This is the continuation of a post that started here, focusing on exception clauses in language. In the last installment (which you really should read before continuing), I discussed how some grammarians have viewed ἀλλά and εἰ μή as nearly interchangable. I provided an example of a clause with ἀλλά, and now for the εἰ μή counterpart. The following passage from Mark 6:4-5 has two of them. The excepted element serves to replace an element that precedes.
The negated statements in vv. 4 and 5 are not entirely true; exceptions to each statement are added in the apodosis. There actually is a context where a prophet is without honor: in his hometown among his relatives and his household. Jesus actually was able to perform miracles in Nazareth: he laid hands on a few sick people, healing them. The statements are essentially incomplete until one reads the apodosis; it is only after this that the statement is completely accurate. The incomplete proposition of the negated clause sets the stage to highlight the restricted element that follows.
Note that the same propositional information could have been communicated using only positive statements, thereby avoiding the complexity of the negation and restriction.
a) A prophet is without honor in his hometown.
b) Jesus was able to lay hands on a few sick people and heal them.
Both of these statements communicate the same information as the negated statements in Mark 6:4-5, but without the same rhetorical punch. The pragmatic effect of using the negation + restriction is to highlight the restricted element because of its significance to the discourse. The focus here is not on the fact that Jesus was dishonored, but on the location where it takes place. Of all the people who know him and should accept him, it is the hometown crowd. Think of how many small towns tout some native son’s achievements as their claim to fame. In the case of Jesus, they reject him. As a result, he was apparently limited in the works he was able to perform there. Using only the positive statements would not have focused the reader’s (or hearer’s, for cwc) attention on these significant elements in nearly the same way as in the biblical text.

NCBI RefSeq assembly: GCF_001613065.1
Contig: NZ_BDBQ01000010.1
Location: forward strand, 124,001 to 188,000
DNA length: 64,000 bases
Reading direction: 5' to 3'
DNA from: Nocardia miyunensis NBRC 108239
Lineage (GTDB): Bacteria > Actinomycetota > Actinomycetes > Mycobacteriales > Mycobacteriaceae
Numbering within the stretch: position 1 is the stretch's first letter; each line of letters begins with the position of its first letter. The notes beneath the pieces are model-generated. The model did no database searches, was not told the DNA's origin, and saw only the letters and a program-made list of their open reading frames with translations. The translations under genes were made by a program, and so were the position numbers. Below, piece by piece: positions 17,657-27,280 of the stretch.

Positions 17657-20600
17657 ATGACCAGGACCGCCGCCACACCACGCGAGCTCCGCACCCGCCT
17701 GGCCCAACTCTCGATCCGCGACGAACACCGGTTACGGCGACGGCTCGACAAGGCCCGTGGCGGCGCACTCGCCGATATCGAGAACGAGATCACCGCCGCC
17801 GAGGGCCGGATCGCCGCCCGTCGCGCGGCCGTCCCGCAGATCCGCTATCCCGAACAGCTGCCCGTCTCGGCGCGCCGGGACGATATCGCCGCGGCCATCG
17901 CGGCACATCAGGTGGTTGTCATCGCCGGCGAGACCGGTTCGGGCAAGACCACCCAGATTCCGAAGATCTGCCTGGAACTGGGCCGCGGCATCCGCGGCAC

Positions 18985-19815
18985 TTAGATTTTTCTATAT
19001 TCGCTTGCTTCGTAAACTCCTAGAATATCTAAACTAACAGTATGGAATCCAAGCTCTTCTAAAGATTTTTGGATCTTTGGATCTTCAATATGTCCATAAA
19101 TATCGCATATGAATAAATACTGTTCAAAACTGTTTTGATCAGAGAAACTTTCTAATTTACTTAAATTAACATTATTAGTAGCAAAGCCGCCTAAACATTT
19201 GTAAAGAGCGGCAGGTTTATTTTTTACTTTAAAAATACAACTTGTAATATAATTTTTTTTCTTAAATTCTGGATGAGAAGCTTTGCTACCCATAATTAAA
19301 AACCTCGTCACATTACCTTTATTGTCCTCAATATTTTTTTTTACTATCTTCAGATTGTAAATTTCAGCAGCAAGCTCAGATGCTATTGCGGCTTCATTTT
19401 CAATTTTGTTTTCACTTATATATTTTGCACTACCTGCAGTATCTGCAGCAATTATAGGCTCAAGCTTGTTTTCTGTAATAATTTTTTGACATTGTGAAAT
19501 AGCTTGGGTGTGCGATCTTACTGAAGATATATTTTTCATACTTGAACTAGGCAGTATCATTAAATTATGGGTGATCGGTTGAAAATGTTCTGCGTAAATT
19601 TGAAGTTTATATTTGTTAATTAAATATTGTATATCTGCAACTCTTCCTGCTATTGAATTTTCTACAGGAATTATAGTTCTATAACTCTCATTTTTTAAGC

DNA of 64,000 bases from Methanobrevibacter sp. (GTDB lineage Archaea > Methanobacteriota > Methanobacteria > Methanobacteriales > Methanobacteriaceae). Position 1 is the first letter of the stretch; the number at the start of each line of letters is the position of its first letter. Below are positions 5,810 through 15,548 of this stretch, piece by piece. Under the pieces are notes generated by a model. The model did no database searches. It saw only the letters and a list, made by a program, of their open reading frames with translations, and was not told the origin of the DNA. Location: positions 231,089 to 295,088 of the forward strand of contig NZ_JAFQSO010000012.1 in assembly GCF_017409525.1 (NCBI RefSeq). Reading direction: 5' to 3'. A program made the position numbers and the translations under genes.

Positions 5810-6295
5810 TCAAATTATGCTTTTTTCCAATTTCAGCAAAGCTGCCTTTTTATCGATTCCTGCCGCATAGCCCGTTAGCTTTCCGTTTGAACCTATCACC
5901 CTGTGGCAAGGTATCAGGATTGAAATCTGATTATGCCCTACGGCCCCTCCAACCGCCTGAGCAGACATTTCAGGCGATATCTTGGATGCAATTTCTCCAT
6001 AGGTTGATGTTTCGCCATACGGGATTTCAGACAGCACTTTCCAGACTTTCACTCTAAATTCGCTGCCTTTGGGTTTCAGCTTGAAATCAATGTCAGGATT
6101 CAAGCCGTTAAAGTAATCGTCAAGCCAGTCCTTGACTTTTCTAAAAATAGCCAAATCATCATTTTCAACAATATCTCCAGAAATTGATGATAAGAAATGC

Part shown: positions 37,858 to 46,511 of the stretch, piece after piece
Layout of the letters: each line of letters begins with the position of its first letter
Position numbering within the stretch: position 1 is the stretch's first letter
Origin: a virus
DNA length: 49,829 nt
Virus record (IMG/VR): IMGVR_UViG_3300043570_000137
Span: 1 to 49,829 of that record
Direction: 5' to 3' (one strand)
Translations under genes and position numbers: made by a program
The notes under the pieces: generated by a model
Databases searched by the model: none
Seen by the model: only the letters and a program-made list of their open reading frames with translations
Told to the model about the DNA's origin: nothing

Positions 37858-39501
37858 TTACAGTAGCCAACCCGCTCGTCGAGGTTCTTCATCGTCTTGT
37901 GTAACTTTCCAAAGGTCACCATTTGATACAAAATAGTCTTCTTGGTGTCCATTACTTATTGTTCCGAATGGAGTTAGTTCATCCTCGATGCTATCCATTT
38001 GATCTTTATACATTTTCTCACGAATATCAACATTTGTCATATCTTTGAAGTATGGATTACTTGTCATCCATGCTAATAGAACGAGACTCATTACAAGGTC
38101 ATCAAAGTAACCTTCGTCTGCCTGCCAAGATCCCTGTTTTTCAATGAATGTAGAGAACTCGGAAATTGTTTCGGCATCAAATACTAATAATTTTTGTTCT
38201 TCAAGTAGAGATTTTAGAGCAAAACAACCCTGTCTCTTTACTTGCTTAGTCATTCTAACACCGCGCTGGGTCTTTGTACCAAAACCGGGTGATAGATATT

Okay, here is the problem I ran into (forward-pointing reference): If both ἀλλά and εἰ μή introduce something that replaces what precedes, what is the difference between them? What is the distinct role that each plays? It vexed me for days. And then, it hit me… Can you figure it out? Leave a comment. Next installment out Wednesday.